While synthetic meat (to use the term broadly) has long been a staple chow in science fiction, researchers are working hard to make it a commercially viable product. While there are many controversial aspects to lab grown meat, one matter of dispute is whether it is, in fact, meat.
As would be suspected, a legal battle is already underway over the legal definition of “meat” in the context of commercial food sales. Since this is a legal matter, the definition of “meat” in this context will most likely be settled in favor of whichever side can best lobby the relevant lawmakers. Interestingly, the legal definitions need have nothing to do with the way chemists or nutritionists would define a food. For example, since high fructose corn syrup has a bad reputation among consumers, the industry tried to get the name changed to “corn sugar.” To the chemist and nutritionist, high fructose corn syrup is a sugar; but the sugar industry rejects this definition—they presumably see a financial advantage in fighting this legal label. While the legal wrangling over how foods should be categorized can be interesting, it does not have much philosophical relevance when it comes to trying to determine what it is to be meat. After all, the legal answer is easy and obvious: it is whatever the law says, and this need have no rational foundation at all. As such, it is wisest to move on from the legal matter.
While philosophers are often accused of lacking common sense, there are some who think this is where philosophy should begin. That is, when trying to define what something is, a good starting point is where we already are in terms of common sense. J.S. Mill took this approach in his discussion of poetry, electing to start with the generally accepted view of poetry and working from there. This seems to be a sensible approach and will be applied to the matter of meat.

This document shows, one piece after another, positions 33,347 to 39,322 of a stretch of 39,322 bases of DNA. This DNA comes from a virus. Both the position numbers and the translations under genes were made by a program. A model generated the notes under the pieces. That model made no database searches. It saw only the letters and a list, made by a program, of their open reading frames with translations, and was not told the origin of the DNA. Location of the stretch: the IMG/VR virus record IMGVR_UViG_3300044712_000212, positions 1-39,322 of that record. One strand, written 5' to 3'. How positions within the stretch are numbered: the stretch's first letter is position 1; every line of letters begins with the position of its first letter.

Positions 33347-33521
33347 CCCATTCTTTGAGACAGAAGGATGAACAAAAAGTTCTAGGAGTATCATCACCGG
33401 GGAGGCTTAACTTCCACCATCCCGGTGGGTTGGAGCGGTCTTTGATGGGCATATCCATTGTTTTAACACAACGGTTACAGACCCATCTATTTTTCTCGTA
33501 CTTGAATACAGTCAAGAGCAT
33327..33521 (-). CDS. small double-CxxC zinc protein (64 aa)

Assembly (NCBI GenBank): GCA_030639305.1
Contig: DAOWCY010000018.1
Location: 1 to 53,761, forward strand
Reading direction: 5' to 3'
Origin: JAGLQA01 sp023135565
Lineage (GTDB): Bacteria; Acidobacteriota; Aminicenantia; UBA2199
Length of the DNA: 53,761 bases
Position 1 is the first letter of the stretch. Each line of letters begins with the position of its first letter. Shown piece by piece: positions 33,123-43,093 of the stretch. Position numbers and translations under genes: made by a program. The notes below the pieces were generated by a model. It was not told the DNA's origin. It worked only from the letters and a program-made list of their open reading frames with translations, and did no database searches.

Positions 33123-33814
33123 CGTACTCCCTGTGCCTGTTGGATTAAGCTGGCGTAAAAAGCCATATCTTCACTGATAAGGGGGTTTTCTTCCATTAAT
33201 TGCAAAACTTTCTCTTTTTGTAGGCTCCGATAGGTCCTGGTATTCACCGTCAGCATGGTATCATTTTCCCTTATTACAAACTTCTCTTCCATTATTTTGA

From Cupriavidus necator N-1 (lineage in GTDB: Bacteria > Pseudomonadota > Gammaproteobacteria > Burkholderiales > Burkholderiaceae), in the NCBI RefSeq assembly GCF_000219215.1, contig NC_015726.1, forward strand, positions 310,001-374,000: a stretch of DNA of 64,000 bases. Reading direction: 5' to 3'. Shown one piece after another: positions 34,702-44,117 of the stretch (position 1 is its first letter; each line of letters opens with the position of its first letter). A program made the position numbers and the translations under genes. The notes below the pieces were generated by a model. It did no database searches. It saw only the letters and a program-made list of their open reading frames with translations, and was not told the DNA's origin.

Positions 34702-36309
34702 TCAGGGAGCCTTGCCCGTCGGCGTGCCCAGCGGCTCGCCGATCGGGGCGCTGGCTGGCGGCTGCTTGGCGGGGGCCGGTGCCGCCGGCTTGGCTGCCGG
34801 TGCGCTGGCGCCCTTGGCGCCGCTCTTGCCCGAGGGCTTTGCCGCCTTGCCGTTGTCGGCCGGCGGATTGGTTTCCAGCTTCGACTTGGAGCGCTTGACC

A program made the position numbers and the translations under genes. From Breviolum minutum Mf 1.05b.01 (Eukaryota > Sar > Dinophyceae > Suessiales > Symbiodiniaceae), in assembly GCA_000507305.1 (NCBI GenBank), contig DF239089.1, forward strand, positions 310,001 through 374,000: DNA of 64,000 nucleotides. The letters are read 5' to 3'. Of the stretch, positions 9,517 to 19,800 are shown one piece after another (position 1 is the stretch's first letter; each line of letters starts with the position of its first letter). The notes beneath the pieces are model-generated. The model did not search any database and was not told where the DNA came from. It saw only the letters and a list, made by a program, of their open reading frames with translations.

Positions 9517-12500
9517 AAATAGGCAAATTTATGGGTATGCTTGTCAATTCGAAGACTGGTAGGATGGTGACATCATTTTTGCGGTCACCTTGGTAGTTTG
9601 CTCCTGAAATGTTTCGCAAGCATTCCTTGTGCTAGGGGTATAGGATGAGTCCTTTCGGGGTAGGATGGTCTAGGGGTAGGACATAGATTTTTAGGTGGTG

The common-sense definition of “meat” is that it is the edible flesh of an animal, most commonly the muscle tissue. While people do refer to the kernel of a nut as “nut meat”, common sense divides this sort of meat from animal meats. To illustrate, a vegan will not smugly say, “I do not eat coconut because that is meat.” But a vegan would refuse to eat a turkey leg—because that is the meat they do not eat. As such, I will stick with animal-based meats and ignore the other uses of the term “meat.” This does entail that I am rejecting all plant-based meats—they are not real meat.
On the face of it, synthetic meat would not seem to meet the common-sense definition. It is not cut from an animal; it is grown in a vat (or whatever). Thus, it would fail to be meat. On this view, it is the origin of the meat that defines it as meat. At this point, one could raise a weird sci-fi scenario: what if scientists created an animal whose body also included vegetable matter, such as potatoes growing within a cow? The carrots would be part of the animal, but they would not seem to be meat. As such, the composition of the material also matters—to be meat, it must have the right sort of makeup (typically muscle tissue). On this view, composition would be a necessary condition for being meat (so cow-potatoes would not be meat). But composition would not be a sufficient condition. On this view, synthetic meat that was not cut from an animal would not be meat. While this quick and easy solution is appealing, it does not seem to be the final word.